25. Cincinnati Bengals (2-4, LW: 24)
Joe Mixon wasn’t happy to get only seven carries, and it’s usually not a rookie’s place to complain about touches. But it was baffling. Why would the Bengals keep having Andy Dalton drop back and get crushed behind an offensive line that can’t block rather than ride the running game a little more?

24. Baltimore Ravens (3-4, LW: 23)
Joe Flacco had 186 yards on 39 attempts. This offense is hard to watch. They’re basically the Broncos but without the playmakers at receiver and a defense that isn’t on Denver’s level.

23. Chicago Bears (3-4, LW: 28)
I get every argument for why Mitchell Trubisky attempted only seven passes Sunday. The Bears still want to win games. They also have nobody at receiver. However, I’m not sure if it’s great for Trubisky’s confidence to basically tell him not to do anything because it’ll be bad for the team’s chances to win. Mike Glennon could have handed off every down, if that’s all you want from a quarterback.

22. Green Bay Packers (4-3, LW: 16)
The coaching staff will get more comfortable with Brett Hundley’s skills, and Hundley will get more comfortable too. This isn’t an offense that will throw for fewer than 100 yards each game, like it did Sunday. But it’s hard to get excited about what’s to come.

21. Tennessee Titans (4-3, LW: 19)
The good news is they are 4-3 even though they haven’t played well, aside from brief flashes against Jacksonville and Oakland. The bad news is they haven’t played well. Maybe the bye week fixes things, and getting healthier will help, but it’s hard to see them continuing with a winning record unless they play a lot better.

20. Oakland Raiders (3-4, LW: 21)
I’m curious to see what the Raiders’ offense looks like with Marshawn Lynch suspended. He hasn’t been great yet. Is it him, or has the offensive line fallen back? Assuming the suspension doesn’t get overturned on appeal, we’ll get a chance to find out.

19. Los Angeles Chargers (3-4, LW: 22)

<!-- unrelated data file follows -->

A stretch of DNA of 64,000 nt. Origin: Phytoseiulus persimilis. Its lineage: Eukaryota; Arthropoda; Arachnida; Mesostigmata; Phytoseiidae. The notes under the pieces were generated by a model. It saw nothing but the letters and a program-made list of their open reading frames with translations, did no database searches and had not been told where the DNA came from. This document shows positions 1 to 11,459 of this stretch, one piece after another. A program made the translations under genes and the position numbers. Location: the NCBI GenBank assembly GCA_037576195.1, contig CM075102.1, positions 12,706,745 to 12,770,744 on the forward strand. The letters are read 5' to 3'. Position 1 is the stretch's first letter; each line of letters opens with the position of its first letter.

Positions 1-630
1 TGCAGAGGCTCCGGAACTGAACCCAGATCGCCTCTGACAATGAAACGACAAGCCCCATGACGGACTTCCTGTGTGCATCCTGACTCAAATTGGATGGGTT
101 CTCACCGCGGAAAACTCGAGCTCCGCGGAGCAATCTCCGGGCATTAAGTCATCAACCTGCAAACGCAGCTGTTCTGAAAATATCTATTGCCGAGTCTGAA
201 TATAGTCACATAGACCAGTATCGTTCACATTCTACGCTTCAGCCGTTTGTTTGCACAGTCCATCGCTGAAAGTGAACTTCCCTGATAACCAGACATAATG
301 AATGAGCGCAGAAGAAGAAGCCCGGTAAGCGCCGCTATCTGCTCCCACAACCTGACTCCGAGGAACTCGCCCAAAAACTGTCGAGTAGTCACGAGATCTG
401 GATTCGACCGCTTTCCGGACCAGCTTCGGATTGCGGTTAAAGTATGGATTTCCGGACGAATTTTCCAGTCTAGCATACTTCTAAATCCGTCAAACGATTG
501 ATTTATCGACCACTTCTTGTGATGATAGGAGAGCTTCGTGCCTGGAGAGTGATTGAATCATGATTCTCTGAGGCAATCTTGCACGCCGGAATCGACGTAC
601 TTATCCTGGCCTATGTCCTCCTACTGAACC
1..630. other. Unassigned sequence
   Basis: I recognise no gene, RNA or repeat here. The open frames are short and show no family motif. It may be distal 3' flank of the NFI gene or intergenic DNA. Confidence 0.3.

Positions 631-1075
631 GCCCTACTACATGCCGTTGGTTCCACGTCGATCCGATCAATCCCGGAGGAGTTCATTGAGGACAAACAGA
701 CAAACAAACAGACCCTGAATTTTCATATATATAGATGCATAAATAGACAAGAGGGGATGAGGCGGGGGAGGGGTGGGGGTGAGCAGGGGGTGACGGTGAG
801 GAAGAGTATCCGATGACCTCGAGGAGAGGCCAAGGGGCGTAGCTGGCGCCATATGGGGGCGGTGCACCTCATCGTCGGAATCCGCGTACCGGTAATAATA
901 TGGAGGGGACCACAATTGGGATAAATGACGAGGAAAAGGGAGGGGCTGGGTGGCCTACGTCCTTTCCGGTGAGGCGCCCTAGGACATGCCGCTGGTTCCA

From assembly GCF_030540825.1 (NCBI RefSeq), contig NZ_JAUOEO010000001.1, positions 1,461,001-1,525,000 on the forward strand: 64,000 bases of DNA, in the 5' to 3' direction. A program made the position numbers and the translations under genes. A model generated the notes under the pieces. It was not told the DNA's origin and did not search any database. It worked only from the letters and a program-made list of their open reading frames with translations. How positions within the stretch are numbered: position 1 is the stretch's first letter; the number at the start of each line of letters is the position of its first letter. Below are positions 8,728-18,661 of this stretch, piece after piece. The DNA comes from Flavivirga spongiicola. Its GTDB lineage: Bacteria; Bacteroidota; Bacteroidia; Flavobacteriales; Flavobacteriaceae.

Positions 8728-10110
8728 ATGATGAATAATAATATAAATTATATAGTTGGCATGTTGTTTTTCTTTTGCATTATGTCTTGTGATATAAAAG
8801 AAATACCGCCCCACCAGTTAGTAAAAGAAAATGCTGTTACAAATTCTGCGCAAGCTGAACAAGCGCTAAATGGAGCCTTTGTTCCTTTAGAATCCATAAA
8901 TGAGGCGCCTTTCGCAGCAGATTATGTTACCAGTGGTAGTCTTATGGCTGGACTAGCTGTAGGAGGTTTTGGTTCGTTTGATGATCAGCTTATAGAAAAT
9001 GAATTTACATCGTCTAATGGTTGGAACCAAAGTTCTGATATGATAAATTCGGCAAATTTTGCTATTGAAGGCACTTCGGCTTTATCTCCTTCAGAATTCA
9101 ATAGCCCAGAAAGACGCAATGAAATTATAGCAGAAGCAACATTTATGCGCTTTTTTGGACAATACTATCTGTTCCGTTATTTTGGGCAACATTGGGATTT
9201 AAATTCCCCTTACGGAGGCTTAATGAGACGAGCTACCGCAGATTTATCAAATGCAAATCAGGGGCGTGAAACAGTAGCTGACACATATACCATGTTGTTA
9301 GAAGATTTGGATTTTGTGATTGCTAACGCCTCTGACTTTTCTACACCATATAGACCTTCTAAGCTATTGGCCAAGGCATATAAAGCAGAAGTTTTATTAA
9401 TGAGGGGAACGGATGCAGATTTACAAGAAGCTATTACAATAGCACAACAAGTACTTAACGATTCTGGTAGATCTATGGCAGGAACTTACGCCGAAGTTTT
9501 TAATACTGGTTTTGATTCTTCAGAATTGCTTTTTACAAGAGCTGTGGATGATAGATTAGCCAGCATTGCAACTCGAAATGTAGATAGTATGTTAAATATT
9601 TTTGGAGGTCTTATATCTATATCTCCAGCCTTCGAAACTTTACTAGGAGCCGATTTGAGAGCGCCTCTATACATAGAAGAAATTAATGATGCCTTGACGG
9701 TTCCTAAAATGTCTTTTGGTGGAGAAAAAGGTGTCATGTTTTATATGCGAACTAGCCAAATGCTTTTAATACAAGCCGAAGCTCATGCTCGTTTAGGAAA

Every NFL team can talk about what-ifs because the league has never been more competitive, but the Chargers are oh-so-close to being 5-2. If they make late field goals in Weeks 1 and 2, we’re having a much different discussion about them. But at 3-4, they’re not finished. It’s a heck of a rebound from 0-4. And a fantastic pass rush and talented offense means they’re probably not fading back to obscurity.

18. Miami Dolphins (4-2, LW: 20)
They should have started Matt Moore from the moment Ryan Tannehill got hurt. He has always been a capable backup, he knew the offense well and he wasn’t in retirement for months like Jay Cutler. Maybe the fourth-quarter rally was Moore catching the Jets by surprise and he’ll fall back to earth quickly, but it wouldn’t surprise me if he takes the job and never gives it back to Cutler.

17. Denver Broncos (3-3, LW: 10)
The key player for any Broncos offensive turnaround is probably Demaryius Thomas. He had a big game against the Giants, but sandwiched between that was a one-catch, 11-yard game against the Raiders and a two-catch, 9-yard game against the Chargers. The coaches have to get him the ball and Thomas has to produce more. Thomas is a true No. 1 receiver and the Broncos can’t allow him to disappear for full games like they have.

16. Buffalo Bills (4-2, LW: 17)